It’s no secret that I love just about anything that combines fashion and technology — and I’m not alone. With Juniper Research estimating that the wearable technology market is on track to be worth at least $19 billion by 2018, wearables can definitively claim buzzword status this year. However, there’s much opportunity to be had in fashion tech outside of the wearables market, and locally, as far as I’m aware, there’s a distinct lack of startups attempting to take advantage, something I hope will change based on the rapid growth and success of Loxa Beauty.
First conceived in 2010 by co-founders Janell Shaffer and Danielle McDowell, Loxa (known then as My Best Friend’s Hair) began as an online marketing tool for hairstylists. Since then, their initial mission has expanded rapidly, first with the 2013 launch of their e-commerce platform Jada Beauty, and now, with their acquisition by BSG (Sally Beauty Holdings) in February, which has strengthened their relationship with suppliers and stylists alike, and successive rebrand into Loxa Beauty.
The initial concept grew out of a need to find a good hairstylist, but a lack of reliable resources. For several years, McDowell had been driving back and forth to Valparaiso, Indiana, to see her longtime stylist because she couldn’t find a decent recommendation online. The resources she did have were frustrating and failed to include important information, like stylist experience levels, price points, or specialties. So, McDowell and Shaffer founded My Best Friend’s Hair, as a sort of Angie’s List for hairstylists and clients.
“As we began to grow, one of the things we identified was that we needed to make the connection between the stylist and the consumer,” McDowell said. “Having this directory tool was one thing, but what salons really cared about was getting clients in their chair.” Their solution was to start a blog, with a goal of being the central location for anything and everything hair-related. Despite having virtually no marketing budget, it started seeing incredible organic traffic, with hundreds of thousands of visitors checking out their hair care tips. “We started out writing about trends and how-tos, like how to choose the right color for your skin tone, how to identify a good hair cut…and after that, the next logical step was product,” she said.
The introduction of product reviews and discussions led to the next phase of growth: e-commerce. “A woman from Iowa was dead set on getting this particular product featured on the blog, but the manufacturer was new, and wasn’t heavily distributed. But she was in Iowa, so there wasn’t any distribution near her, and so we debated about how to help her get it,” McDowell said. “Could we send it directly? Would the manufacturer just ship it to her? And then the light bulb kinda came on: what if we became the middle man?”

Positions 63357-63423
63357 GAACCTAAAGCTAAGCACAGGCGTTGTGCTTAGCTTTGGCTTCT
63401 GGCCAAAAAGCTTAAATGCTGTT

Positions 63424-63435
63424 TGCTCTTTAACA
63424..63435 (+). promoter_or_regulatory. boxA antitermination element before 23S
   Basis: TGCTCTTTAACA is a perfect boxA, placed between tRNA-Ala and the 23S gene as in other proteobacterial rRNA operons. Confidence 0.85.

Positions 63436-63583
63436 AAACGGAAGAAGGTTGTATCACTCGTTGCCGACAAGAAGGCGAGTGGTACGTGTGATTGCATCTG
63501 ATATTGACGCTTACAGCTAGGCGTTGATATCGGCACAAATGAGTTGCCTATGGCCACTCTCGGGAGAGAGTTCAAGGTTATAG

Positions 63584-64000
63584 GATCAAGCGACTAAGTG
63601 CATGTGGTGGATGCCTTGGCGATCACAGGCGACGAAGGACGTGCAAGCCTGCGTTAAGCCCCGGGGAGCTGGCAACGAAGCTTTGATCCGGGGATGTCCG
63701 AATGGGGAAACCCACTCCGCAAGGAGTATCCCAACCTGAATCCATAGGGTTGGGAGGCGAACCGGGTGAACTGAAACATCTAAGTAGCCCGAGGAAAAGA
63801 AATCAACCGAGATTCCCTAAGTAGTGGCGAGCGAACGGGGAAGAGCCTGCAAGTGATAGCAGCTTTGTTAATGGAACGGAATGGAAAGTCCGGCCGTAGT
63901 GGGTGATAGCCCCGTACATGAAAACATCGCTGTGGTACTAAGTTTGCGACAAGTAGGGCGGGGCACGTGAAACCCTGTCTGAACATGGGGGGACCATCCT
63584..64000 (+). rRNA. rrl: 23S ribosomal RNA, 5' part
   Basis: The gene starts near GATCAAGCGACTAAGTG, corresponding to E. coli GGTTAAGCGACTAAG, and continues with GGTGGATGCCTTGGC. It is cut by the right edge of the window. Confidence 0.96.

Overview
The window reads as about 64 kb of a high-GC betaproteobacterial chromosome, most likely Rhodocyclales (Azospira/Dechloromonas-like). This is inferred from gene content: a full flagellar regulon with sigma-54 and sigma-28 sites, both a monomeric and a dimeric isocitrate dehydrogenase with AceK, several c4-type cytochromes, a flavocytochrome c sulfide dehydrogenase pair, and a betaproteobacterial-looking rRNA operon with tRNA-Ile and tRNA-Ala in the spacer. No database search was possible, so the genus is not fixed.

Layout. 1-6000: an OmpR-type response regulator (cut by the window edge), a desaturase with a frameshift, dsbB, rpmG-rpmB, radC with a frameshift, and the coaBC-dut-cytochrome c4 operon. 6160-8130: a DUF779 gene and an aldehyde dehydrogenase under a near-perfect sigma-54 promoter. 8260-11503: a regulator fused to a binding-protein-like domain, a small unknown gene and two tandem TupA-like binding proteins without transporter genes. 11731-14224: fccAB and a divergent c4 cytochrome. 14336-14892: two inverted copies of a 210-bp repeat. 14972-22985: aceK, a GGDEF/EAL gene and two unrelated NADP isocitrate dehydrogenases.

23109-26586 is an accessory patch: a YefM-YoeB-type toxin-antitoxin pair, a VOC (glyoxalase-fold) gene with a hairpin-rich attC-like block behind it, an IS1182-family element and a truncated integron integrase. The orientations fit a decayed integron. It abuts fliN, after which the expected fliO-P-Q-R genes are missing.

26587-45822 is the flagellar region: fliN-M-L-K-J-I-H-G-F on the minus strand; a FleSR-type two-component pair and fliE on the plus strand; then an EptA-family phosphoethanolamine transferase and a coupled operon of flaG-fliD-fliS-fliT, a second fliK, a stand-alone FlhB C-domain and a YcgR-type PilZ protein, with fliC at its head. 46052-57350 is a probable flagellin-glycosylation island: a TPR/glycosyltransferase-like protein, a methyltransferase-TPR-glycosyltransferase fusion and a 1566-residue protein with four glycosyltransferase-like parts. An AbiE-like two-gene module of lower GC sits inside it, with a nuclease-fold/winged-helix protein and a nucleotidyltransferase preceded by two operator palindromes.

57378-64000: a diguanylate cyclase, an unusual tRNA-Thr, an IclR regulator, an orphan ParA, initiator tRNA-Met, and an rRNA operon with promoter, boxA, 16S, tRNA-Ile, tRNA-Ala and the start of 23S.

The idea of introducing an e-commerce component led to a new series of challenges. At their core, hairstylists are artists, and retail is an add-on, even though a significant source of a stylist’s revenue (about 20 percent) comes from product sales. “This industry is slow to adopt technology, which hurts both the stylist and the connected, online consumer,” McDowell said. Stylists didn’t have a way to compete online because most manufacturers have very strict policies for product sales, a problem in the age of mobile and digital shopping. “Janelle and I believed that we could deliver better marketing tools and better technology solutions to benefit all three: the manufacturer, the stylist, and the consumer. So, we came up with up with this idea of being a connection agent for all three of these key audiences. We can drive consumer awareness for manufacturers and brands, and we can deliver a commission to salons and stylists.” Enter Loxa’s second incarnation, Jada Beauty, which boasted a brand new, built-from-scratch e-commerce site, and delivered a commission to their existing database of salons and stylists after every purchase. With the technology piece in place, the next step was to develop strong manufacturer relationships.
“Looking back, unbeknownst to us, we didn’t realize how deep seeded the existing manufacturer-distributor relationships were,” McDowell said. “As entrepreneurs, we saw a business opportunity, but for manufacturers, most of their distribution agreements go back years and years. So it was definitely a challenge making inroads.”